The Felice Brothers Talk About Their New Album and Being Compared to Bob Dylan

Hailing from upstate New York, the Felice Brothers are no strangers to Connecticut clubs. Or clubs anywhere else in the country, really. They get around. Before they started the band in 2006, they didn't even know how to play musical instruments, but they decided that being a band is what they wanted to do, and they stuck with it and learned the ropes until it became a reality. They played in New York subway stations, farmers markets and restaurants to get started, built a following and moved into the clubs. They played the Newport Folk Festival in 2008 when the power went off, so they took their instruments into the mud and played acoustically. They were willing to do whatever it took to create good times and memorable music, and the fans sensed this and began multiplying.

Last year the band ran into a string of bad luck. Their longtime vehicle, an RV that was loved as though it were a band member, broke down for good soon after they'd dumped another hefty chunk of change into its upkeep. Their homes were hit hard in the hurricane. Ian Felice fell ill, and was diagnosed with shingles in Europe, forcing them to cut a tour short. Upon their return, they fried a bunch of their amps in their practice space. There was so much bad luck, it became comical.

The band hastily self-released an album of home-recorded tunes called God Bless You Amigo, Kickstarter-style, with all proceeds going towards getting a new vehicle and getting back into the studio. Since then, things have been improving. They opened some pretty huge shows earlier in 2013, including some dates with Mumford and Sons and then the Killers. So... they must be reasonably financially secure by now, right?

"Not really," says violinist Greg Farley. "We pretty much took all that money we made from God Bless You Amigo and it went into making this record. We still don't have a real touring vehicle, we've been renting and borrowing one from our friend. Equipment-wise we're still banged up. It's still pretty janky, but I'm thinking that we've been building up a lot of momentum this year, playing all these crazy arena shows and all this stuff. And we've got this Felice County Fair we're doing up here, which is a big thing. Right now we're still all pretty much... broke. But it's all good though. Like any business, when you're starting out it takes a while until you really see any gains in that way. It usually takes a while. We're still just kind of evening out."

Playing the arena gigs proved to be not as difficult as had been feared.

"You just go out there and try to make the same experience you have in a smaller place, in a bigger place, and I think you can totally accomplish it," Farley says. "I think people put too much emphasis on the size of the venue, but it's really just, like, more people to connect with... People are always like, 'you can't even see the crowd.' That's bullshit. I see the crowd. There's a shit ton of 'em. I see 'em. I feel like we take it in stride and we just go up there and do what we always do. Just keep it real."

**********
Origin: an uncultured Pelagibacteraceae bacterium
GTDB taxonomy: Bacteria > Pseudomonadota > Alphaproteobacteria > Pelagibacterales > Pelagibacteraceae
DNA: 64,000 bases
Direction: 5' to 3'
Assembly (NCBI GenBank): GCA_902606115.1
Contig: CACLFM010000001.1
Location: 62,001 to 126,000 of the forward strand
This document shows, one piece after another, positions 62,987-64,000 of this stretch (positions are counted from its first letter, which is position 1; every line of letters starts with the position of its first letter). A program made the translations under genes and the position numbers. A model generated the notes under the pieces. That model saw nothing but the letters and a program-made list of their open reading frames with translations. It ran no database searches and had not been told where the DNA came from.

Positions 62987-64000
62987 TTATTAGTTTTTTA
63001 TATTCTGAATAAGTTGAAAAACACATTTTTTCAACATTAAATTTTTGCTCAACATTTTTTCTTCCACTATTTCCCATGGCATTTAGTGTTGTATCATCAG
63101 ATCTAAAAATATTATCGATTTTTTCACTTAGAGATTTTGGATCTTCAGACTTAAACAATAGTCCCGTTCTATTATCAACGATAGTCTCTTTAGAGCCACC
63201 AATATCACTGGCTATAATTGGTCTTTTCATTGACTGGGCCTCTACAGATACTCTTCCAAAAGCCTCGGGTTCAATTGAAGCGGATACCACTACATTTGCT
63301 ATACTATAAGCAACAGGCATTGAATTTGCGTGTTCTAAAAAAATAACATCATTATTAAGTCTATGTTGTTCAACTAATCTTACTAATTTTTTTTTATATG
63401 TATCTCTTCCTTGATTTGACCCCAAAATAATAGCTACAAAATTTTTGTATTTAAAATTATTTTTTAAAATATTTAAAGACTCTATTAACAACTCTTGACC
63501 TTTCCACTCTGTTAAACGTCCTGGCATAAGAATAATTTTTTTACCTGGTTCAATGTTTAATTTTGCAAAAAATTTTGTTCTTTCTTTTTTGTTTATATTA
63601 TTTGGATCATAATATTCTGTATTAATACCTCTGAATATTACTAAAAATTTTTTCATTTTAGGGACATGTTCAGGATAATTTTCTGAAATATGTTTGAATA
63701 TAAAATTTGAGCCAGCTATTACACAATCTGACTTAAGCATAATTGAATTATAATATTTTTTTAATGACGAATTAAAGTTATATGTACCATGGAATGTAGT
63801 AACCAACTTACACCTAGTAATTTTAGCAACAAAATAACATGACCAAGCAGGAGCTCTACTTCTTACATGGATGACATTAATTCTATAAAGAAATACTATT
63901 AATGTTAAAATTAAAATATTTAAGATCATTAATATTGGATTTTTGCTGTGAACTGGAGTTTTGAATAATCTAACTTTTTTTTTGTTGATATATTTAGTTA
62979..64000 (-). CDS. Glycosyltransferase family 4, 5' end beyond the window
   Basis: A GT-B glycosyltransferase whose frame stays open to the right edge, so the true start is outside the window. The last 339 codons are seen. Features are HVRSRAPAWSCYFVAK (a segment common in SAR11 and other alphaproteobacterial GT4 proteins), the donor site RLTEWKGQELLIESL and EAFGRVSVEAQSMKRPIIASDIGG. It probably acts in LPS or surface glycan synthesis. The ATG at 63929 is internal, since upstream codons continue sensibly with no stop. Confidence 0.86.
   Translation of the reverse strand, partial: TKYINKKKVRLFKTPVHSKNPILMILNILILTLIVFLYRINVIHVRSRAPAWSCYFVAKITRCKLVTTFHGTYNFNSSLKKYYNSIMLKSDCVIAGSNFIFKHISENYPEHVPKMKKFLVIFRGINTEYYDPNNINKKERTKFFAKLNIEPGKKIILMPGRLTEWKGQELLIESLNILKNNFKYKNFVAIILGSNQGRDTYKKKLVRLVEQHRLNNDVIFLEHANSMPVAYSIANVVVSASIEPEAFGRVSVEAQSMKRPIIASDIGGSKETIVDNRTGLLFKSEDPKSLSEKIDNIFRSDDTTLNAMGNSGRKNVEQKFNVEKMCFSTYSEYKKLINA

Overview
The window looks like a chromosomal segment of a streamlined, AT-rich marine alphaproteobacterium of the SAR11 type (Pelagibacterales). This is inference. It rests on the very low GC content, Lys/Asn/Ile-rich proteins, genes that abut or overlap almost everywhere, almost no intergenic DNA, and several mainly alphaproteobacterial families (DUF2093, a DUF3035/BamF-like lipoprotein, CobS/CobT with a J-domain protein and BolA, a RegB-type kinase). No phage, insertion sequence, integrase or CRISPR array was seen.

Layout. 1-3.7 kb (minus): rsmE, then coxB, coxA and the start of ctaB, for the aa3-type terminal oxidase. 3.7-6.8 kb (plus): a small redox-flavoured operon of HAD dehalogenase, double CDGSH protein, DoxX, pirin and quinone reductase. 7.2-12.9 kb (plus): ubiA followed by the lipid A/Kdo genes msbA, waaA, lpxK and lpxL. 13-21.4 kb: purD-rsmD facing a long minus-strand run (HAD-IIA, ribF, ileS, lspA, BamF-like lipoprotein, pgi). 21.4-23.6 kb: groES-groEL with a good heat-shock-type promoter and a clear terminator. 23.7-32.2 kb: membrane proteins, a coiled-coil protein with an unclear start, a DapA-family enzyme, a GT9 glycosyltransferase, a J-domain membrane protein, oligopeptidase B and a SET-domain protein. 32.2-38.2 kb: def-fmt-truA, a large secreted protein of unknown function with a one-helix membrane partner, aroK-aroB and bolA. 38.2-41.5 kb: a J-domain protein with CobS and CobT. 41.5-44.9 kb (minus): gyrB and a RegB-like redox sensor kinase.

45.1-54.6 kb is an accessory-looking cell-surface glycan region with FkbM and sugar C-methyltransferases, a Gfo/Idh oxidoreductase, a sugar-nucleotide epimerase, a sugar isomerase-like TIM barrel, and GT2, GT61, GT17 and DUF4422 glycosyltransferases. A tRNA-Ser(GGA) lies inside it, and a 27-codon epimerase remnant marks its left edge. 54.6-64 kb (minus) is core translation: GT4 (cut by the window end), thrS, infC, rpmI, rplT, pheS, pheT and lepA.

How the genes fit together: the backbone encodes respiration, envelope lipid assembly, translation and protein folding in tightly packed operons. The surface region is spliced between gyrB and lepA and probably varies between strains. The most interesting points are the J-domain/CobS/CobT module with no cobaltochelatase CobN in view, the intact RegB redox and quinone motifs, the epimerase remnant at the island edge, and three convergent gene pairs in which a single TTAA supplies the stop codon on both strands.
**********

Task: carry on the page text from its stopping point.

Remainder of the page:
The Felice County Fair happens all day this Saturday at a sculpture garden called Opus 40 in Saugerties, N.Y., the first of what will hopefully be an annual event. Hardcore Felice fans will be making the trek upstate to show support, but those who can't can see them this Friday night at Fairfield Theatre Company's StageOne. Well, if they have tickets already that is, because it's sold out.

"Now we're back at home and we're pretty much finishing up this new record," says Farley. "We've got like one more song to record for it and then it'll be done. "

The band's last proper release (not God Bless You Amigo) was called Celebration, Florida, and it made liberal use of overdubs and studio trickery. But this new album was primarily recorded live.

"This one was just us in a room, you know, rockin'," says Farley. "So I think it's going to have that live feel, which is what we were going for. It's awesome. I'm really psyched about it. That's one of the main elements of it. It's us in a room, all playing together. That's what I think is one of the strongest parts of our band. That's what I've always wanted to bring to a record. The same vibe we bring live. I just feel like, we make everyone have a really great time. We make memories with people. We definitely have that. It just happens."

Because of the Felice Brothers' upstate New York origins, Ian Felice's weathered voice and the fact that they feature an accordion, they're often compared to the Band and Bob Dylan, who recorded the Basement Tapes a few miles up the road at Big Pink. The comparisons aren't quite accurate, and at first they were skeptical about embracing that angle. But Farley's been coming around.

"I mean, what's bad about that?" he says. "You're getting compared to Bob Dylan and the Band, two of the greatest musicians ever to come out of America. I've got no problems with that. You're getting compared to them, you're doing something right."

The physical geography of the area — the mountains and the woods — does shine through in the Felice Brothers' sound.

"It definitely influences you. Just your lifestyle and everything else," says Farley. "Everything is really simple where we come from. I think we kind of bring that to the music and have that homegrown organic feel. I think definitely where we live and where we grew up... which is pretty much the same place, definitely has an influence on us. That's how it is for everybody."

The Felice Brothers

Friday, Aug. 30, 7:30 p.m. Sold Out. Fairfield Theatre Company's StageOne, 70 Sanford St., Fairfield. (203) 259-1036. $25. 

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